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Amateur Radio Antennas For discussion of all amateur band designed antennas and related accoutrements. This includes base, handheld, mobile and repeater usage. For commercial antennas on the amateur bands please use Commercial Radio Antennas below.

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Old 09-01-2013, 2:55 AM
   
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Default ? Silly question ?

Hi all,

If my tx puts out 100 watts, through an atu (swr 4:1 before tuning, 1:1.5 after tuning), what would the likely power at the antenna ? I have a gut feeling that it is unlikely to be the true 100 watts tx'd but a lesser figure. Ignoring any feeder losses.

1: is there a quick way of working it out ?

In anticipation,

Phil
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Old 09-01-2013, 7:23 AM
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See the links I posted at VSWR Calculation
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Old 09-01-2013, 8:00 AM
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Inline power meter at the base of the antenna, if you can get to it, would be the most accurate.
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Old 09-01-2013, 9:04 PM
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According to the page at VSWR an SWR of 1.5 to 1 results in about a 0.18db loss.
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Old 09-01-2013, 11:57 PM
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Quote:
Originally Posted by T04KLH9PW7AN View Post
Inline power meter at the base of the antenna, if you can get to it, would be the most accurate.
That would only be accurate in the sense that it would tell you how much power is being lost in the feed line. The SWR reading would still be roughly the same because there will still be a small impedance mismatch in the line coming from the meter going to the antenna.
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Old 09-02-2013, 3:18 PM
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Quote:
Originally Posted by Ed_Seedhouse View Post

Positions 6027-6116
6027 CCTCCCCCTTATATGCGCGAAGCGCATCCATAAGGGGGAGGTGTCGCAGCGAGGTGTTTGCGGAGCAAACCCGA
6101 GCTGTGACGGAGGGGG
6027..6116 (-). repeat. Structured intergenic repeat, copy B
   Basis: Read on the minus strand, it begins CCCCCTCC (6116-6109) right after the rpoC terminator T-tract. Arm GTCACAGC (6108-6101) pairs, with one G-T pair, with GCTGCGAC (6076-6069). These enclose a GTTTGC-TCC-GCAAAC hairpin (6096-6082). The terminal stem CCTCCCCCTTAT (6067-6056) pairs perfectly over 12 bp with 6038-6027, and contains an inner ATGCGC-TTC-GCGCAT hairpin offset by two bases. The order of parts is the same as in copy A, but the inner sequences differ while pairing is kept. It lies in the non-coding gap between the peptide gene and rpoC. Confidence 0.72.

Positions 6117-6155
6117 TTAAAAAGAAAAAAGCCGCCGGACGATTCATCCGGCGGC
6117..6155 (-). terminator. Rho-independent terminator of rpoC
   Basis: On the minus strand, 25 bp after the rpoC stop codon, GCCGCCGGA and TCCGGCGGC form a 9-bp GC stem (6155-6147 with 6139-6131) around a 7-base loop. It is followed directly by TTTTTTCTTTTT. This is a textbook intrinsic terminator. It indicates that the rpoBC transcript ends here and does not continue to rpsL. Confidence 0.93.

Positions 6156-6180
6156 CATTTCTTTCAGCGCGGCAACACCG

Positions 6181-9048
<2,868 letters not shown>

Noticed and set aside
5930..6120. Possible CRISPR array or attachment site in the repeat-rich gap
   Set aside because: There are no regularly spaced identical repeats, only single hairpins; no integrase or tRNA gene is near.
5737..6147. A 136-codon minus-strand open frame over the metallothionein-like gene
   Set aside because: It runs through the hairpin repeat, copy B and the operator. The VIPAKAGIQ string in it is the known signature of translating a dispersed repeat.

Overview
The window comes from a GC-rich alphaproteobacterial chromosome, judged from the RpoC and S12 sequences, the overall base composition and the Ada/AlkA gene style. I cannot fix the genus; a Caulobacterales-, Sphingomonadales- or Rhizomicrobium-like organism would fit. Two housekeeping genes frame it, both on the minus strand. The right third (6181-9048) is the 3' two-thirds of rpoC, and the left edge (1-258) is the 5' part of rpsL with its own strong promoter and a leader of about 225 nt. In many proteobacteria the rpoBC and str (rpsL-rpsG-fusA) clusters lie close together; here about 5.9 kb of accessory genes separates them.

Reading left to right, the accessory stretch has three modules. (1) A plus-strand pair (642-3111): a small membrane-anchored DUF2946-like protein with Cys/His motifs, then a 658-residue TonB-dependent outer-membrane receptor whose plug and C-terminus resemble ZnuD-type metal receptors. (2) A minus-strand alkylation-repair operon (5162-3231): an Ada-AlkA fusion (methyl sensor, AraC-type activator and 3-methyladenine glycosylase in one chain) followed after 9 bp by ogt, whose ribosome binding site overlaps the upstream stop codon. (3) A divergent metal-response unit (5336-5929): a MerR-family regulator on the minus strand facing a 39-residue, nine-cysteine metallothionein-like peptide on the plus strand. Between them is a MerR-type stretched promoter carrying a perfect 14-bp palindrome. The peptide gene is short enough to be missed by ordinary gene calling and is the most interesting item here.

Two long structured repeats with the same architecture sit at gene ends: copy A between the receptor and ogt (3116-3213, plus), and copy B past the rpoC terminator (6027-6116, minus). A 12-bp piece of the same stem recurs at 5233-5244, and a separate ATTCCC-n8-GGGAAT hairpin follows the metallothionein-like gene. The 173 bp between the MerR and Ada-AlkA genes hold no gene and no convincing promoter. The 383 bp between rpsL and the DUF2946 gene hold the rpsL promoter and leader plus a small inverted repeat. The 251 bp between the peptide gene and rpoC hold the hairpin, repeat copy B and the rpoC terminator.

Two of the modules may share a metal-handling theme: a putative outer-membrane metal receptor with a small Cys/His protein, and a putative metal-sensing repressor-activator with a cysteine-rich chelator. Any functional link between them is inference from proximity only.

According to the page at VSWR an SWR of 1.5 to 1 results in about a 0.18db loss.
Except that the SWR between the tuner and the antenna isn't changing. There will also be losses in the tuner itself.
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Old 09-02-2013, 3:25 PM
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Quote:
Originally Posted by 2E0PSX View Post
If my tx puts out 100 watts, through an atu (swr 4:1 before tuning, 1:1.5 after tuning), what would the likely power at the antenna ? I have a gut feeling that it is unlikely to be the true 100 watts tx'd but a lesser figure. Ignoring any feeder losses.
But you can't ignore feed line losses. That 4:1 swr will cause additional losses within the feed line, and will be the bulk of any power loss.

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Originally Posted by 2E0PSX View Post
1: is there a quick way of working it out ?
Not with the information given.

What's missing is the feedline type, and things like the design of the tuner, q of the components in the tuner, frequencies, etc. etc. etc.

And then, there isn't really a quick way of determining it. What you can do is find charts and calculators to determine additional loss caused by swr on various types of coax at various frequencies.

Try this one: Coax Loss Calculator

The tuner itself will have some additional insertion loss, and that will be determined by what the precise matching solution is for that particular set of circumstances.
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Old 09-02-2013, 4:44 PM
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Quote:
Originally Posted by AgentCOPP1 View Post
That would only be accurate in the sense that it would tell you how much power is being lost in the feed line. The SWR reading would still be roughly the same because there will still be a small impedance mismatch in the line coming from the meter going to the antenna.
Double male connector, no jumper.
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Old 09-02-2013, 4:50 PM
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Double male connector, no jumper.
I've never really heard of anyone connecting an SWR meter to an antenna without any jumper cable. Even then, connectors have their own characteristic impedance.
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Old 09-02-2013, 7:53 PM
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It is really fun when you are 200 feet up the tower and realize your readers are on the dash of the truck. Ns are constant impedance.

Little more information on how we did it.
Power meter and dummy load on the antenna end of the cable on the ground to make sure the cable was good
Pull it up the tower and secure it.
Power meter and dummy load to compare the readings verify the cable wasn't damaged during the install.
Remove the dummy load and connect to the the antenna feed point check forward and reflected to make sure the antenna wasn't damaged on its way up.
Power meter to forward and set the transmitter output power to get the proper allowable system ERP.
Remove power meter connect cable to antenna and seal it with the weather seal kit.

And today, be glad you are no longer the tower monkey.
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Last edited by jhooten; 09-02-2013 at 8:33 PM..
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